Indigenous Australians Could Have Fatal Side Effects From Common Drug Use

Flickr/Eva Rinaldi

Doctors are exposing indigenous Australians to lethal side effects from some of the most commonly prescribed medications for cardiovascular disease and epilepsy. Researchers warn that Aboriginal people and Torres Strait Islanders may suffer ineffective airways, muscle weakness and rashes that could lead to organ failure if the finding won’t be addressed.

The researchers studied the significant side effects of the medicines, especially statin, among Aboriginal patients in their own practices. They found out that along with Asians and black Americans, Aborigines are prone to complications from the drugs.

The researchers also say that genetic and environmental factors can add the risk of dangerous complications to Australians. High prescription rates also lead Aboriginals to suffer heart attacks, type 2 diabetes, stroke and kidney failure more than any other Australians.

Flickr/ Dominique GodboutFlickr/ Dominique Godbout

Flickr/ Dominique Godbout

However, not much is known about the specific side effects that indigenous Australians acquire because researchers rarely conduct clinical trials on them. The study, published in the Medical Journal of Australia, also reveal that physicians are working in the dark when recommending medicines to them.

Apart from that, these Australians generally do not report the side effects they acquire to their doctors. Hence, drug safety in Torres Strait Islanders and Aboriginals cannot be understood further because of the lack of concrete evidence.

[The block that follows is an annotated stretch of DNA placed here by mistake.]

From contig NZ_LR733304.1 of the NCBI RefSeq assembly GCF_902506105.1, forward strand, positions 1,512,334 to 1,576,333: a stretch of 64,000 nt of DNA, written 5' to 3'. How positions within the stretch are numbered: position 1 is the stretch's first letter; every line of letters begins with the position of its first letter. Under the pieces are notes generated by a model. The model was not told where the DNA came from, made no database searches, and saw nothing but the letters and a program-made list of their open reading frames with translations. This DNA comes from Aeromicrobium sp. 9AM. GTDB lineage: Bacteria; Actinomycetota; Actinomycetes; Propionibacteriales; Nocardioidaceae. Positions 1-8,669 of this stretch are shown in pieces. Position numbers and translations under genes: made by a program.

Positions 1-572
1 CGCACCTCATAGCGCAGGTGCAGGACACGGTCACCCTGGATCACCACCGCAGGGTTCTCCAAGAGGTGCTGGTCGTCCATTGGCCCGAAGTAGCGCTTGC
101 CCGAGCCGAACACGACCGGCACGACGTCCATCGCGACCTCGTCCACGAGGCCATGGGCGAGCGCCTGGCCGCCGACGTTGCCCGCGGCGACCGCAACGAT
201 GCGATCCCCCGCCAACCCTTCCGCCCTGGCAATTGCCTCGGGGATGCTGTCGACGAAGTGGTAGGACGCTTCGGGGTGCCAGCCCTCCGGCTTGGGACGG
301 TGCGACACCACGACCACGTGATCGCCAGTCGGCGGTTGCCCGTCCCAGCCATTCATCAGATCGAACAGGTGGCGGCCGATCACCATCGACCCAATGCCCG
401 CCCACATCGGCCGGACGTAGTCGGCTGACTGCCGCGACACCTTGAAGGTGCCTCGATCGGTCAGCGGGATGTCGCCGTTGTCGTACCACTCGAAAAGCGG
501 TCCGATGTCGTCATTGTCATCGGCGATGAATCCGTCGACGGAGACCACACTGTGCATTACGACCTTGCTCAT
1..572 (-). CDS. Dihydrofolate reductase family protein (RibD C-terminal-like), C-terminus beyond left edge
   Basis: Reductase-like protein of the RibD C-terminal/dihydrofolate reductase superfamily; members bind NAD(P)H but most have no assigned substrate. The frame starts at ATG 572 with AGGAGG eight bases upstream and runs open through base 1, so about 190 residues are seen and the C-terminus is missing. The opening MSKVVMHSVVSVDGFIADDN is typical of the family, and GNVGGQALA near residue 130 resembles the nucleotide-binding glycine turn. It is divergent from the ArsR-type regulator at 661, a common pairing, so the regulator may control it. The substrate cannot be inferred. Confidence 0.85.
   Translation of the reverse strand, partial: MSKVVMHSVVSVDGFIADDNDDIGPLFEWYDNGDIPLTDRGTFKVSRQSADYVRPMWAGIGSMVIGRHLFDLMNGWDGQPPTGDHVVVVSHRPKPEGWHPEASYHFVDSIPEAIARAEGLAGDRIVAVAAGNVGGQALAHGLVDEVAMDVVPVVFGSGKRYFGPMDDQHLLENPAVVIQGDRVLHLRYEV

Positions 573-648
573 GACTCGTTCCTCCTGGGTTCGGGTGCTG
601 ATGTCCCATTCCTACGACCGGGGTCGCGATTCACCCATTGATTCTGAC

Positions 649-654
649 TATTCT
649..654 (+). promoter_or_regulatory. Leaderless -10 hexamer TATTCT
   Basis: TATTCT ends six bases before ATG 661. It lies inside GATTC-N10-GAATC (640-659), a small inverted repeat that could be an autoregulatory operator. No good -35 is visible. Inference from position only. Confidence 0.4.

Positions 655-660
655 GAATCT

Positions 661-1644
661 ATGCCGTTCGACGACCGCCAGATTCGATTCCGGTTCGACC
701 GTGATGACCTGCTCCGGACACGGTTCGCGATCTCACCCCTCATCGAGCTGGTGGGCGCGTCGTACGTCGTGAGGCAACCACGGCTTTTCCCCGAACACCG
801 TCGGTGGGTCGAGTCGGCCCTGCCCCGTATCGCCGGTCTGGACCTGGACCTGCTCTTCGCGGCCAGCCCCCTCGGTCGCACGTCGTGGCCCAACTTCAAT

“Our big concern is that we don’t know what’s out there. There’s under-reporting of adverse drug reactions across Australia, and little guidance specifically (for) indigenous patients,” said co-author Tilenka Thynne, a clinical pharmacologist with Flinders University in Adelaide. “It’s not about scaring people, but we need to know what the benefits and risks are.”

According to Thynne, the use of statins, ACE inhibitors and beta-blockers, the drugs that control cholesterol and reduce heart rate and blood pressure, as well as the anti-epileptic drug phenytoin, are of particular concern. Nevertheless, doctors should take a look into all of these drugs.

Thynne noted that the risk may be rooted from a combination of factors like genes and it may also arise when a patient already has other health problems. Additionally, the patients may also believe that the drug reactions are simply consequences of not following the doctor’s prescription accurately.


To Top